Recently, the scientific community has taken a keen interest in analyzing the disease spread through aerosols.27,28 This is because a significant number of case studies revealed a number of COVID-19 positive cases at places where the social distancing rules or the fomite transmission precautionary measures were maintained.19 Understanding of the aerosol route of disease transmission becomes more crucial, especially in indoor environment with poor ventilation.10,29–31 The virus can remain suspended for a significant amount of time in the air of an indoor that was previously occupied by an infected person.32 Even bigger-size droplets may undergo evaporation before landing on a surface/ground and a small droplet-nuclei may be formed, which remains suspended in air, and the virus may still survive therein.33 Notably, previous virus titer measurements [dose 105.25 50% tissue-culture infectious dose (TCID50) per milliliter]34 disclosed that the coronavirus can sustain for hours in aerosols. It is, therefore, clear that the six-feet social distancing norm alone is not sufficient to curb disease spread via the airborne route. The survival timescale of the virus in aerosols must be accounted for to assess the total risk of airborne disease transmission. These facts highlight an urgent need to decipher the physical mechanism behind the survival of coronavirus in aerosols.

For an enveloped virus such as coronavirus, the aqueous phase of the respiratory droplet serves as the medium for survival of the virus, and therefore, the droplet-lifetime is correlated with the virus survival time, a fact that is well documented.35,36 The decay in the infectivity of 19 different viruses upon drying of virus-laden droplets on glass slides was experimentally investigated.37 Evaporation determines the eventual fate of the droplet, and therefore, the dynamics of droplet evaporation determines the virus viability contained within a respiratory droplet.37,38 It was demonstrated that the decay timescale of the virion concentration is correlated with the volume-decay of the respiratory droplet due to evaporation.39 Therefore, the infection spread and the virus survival are related to some extent to the ambient temperature and humidity.1,40,41 In our recent studies,17,18,42 we demonstrated that by considering a surrogate droplet of pure water, the drying timescale of the droplet and that of a residual thin-liquid film scale with the survival timescale of coronavirus on different surfaces. Therefore, the same idea can be extended further to analyze the drying of small droplets suspended in air in the context of coronavirus survival in aerosols.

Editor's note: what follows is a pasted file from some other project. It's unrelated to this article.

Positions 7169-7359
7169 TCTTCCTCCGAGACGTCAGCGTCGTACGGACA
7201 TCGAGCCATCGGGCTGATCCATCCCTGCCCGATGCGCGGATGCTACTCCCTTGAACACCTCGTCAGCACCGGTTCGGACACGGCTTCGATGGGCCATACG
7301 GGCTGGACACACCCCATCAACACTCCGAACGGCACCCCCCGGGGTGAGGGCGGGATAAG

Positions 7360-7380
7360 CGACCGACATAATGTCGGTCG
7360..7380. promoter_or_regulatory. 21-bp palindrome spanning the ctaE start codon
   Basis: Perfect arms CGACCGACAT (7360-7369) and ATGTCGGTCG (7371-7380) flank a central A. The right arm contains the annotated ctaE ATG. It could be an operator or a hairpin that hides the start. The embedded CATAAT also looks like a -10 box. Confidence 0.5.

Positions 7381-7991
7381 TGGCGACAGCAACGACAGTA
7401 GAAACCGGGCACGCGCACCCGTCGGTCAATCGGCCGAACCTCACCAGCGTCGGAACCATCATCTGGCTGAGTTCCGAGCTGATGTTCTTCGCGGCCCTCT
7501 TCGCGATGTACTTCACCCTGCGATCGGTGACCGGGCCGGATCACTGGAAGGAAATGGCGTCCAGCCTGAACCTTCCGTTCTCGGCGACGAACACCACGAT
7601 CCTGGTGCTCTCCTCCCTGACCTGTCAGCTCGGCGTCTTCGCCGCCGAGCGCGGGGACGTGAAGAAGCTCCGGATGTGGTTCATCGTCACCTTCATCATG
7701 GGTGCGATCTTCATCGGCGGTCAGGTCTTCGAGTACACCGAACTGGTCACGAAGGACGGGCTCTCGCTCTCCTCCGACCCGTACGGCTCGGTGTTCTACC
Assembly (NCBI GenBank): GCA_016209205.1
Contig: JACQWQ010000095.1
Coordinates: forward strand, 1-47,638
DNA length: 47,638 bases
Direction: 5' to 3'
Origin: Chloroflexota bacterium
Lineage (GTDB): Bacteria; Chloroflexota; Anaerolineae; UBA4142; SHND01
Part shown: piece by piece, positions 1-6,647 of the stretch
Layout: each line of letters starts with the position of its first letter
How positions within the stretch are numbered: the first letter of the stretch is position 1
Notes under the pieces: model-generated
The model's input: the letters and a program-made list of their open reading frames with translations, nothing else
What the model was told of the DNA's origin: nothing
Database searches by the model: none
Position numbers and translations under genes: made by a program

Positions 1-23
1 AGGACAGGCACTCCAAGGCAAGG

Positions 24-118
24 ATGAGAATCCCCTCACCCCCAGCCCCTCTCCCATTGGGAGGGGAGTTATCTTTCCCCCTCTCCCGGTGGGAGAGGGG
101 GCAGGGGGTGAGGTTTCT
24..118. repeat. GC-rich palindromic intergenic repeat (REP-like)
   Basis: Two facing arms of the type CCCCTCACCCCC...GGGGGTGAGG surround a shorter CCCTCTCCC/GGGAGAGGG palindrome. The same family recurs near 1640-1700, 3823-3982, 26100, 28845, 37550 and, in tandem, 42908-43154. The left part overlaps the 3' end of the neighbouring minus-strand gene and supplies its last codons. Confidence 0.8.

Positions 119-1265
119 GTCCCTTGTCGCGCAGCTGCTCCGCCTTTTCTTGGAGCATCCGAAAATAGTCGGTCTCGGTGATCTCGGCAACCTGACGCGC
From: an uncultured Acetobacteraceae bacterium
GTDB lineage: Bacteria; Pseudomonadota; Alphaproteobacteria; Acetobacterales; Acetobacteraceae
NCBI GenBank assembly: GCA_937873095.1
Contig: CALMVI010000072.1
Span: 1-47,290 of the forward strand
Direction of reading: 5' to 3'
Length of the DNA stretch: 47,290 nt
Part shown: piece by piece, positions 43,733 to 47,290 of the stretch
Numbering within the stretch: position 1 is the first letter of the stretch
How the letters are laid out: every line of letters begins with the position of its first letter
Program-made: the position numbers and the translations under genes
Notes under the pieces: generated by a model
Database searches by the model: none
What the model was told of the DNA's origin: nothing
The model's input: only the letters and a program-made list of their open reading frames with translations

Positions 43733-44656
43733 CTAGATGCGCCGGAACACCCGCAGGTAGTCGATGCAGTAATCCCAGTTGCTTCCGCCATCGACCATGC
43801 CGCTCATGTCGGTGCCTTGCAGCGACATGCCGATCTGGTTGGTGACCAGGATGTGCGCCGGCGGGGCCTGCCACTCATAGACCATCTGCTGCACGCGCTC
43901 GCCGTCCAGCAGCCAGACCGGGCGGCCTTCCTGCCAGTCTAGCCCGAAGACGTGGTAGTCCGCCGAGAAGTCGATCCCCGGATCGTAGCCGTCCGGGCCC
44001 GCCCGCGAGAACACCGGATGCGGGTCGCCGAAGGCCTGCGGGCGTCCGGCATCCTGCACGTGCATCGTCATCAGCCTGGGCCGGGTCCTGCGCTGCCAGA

Motivated by the aforesaid facts, herein, we investigate the evaporation dynamics of small pure water droplets (diameter 50 nm–5μm) suspended in air and surrounded by water vapor. The governing mechanism of coronavirus survival in aerosols has not been explored yet, which is the subject of the present investigation. The motivation is further derived from our previous studies on the evaporation of respiratory droplets deposited on surfaces.17,18,42 In these studies, we found that while the bulk droplet undergoes a diffusion-limited evaporation and vanishes within seconds, after drying of the bulk-droplet, a residual thin-liquid film remains, whose evaporation is governed by the excess pressure within the thin film. The aforesaid excess pressure within the thin-film stems from the adhesive intermolecular interaction between the liquid and the solid molecules, which results in disjoining-pressure.17,18,42 Thereby, the drying of the residual thin-film is much slower, implying the coronavirus survives for hours/days on surfaces. Herein, we draw an analogy between the drying of the residual thin-film on surfaces to that of small (diameter 50 nm–5μm) droplets suspended in air to model coronavirus survival in aerosols.